Simplifying Complex Problems with Systems Engineering Tools: a Lunar Architecture Analysis Case Study
Percy, Thomas K.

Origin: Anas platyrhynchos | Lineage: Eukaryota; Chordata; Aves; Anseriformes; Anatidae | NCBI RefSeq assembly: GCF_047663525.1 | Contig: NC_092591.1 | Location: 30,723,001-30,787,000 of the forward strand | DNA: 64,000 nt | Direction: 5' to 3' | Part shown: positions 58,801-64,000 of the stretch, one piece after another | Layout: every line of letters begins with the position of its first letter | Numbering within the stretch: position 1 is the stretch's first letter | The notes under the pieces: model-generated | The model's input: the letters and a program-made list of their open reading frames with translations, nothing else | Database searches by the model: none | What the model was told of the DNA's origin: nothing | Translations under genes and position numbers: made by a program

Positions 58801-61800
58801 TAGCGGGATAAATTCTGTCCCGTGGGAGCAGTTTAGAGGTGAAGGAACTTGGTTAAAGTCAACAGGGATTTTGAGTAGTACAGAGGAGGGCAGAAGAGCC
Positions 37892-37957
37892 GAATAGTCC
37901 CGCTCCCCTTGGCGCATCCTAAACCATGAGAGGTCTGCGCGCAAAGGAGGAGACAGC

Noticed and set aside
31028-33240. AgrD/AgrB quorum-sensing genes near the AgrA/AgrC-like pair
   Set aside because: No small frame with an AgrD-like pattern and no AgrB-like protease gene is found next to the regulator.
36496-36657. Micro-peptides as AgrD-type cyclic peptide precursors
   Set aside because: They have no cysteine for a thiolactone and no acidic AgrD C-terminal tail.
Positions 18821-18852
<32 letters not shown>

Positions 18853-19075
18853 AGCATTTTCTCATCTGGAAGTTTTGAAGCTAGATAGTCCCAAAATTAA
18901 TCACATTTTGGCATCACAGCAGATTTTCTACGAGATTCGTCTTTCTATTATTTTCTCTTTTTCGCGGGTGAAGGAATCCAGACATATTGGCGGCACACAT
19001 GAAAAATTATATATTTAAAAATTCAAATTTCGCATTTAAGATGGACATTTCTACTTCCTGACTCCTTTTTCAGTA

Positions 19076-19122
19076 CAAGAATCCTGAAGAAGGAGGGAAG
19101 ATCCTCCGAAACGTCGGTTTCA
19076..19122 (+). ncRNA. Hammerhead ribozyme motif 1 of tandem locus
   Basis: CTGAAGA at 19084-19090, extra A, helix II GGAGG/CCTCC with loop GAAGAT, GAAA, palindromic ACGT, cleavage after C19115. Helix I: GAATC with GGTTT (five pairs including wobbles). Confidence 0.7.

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The analysis of lunar mission architectures is a complex problem dealing with many different propulsive elements and payloads moving through a series of locations to deliver humans and cargo to the moon. While the general systems engineering process is largely tied to the development of an end product, many of the tools commonly employed by systems engineers can be used to simplify these complex and abstract mission analyses. These tools can help the analyst gain a better overall understanding of the problem, its trends and possible solutions by better defining element interactions and functions. Sensitivity studies that employ trade tree analysis can give the engineer insight into performance trends and the benefits and penalties associated with certain design decisions. Finally, these tools can be implemented to help define the structure of simple, zero-level, Excel-based analysis tools that can assess broad, expansive trade spaces allowing mission planners to begin to formulate informed perceptions of mission performance trends. In this paper, the application of these system engineering tools and methodologies to the analysis of lunar mission architectures is discussed as well as some of the results of those analyses.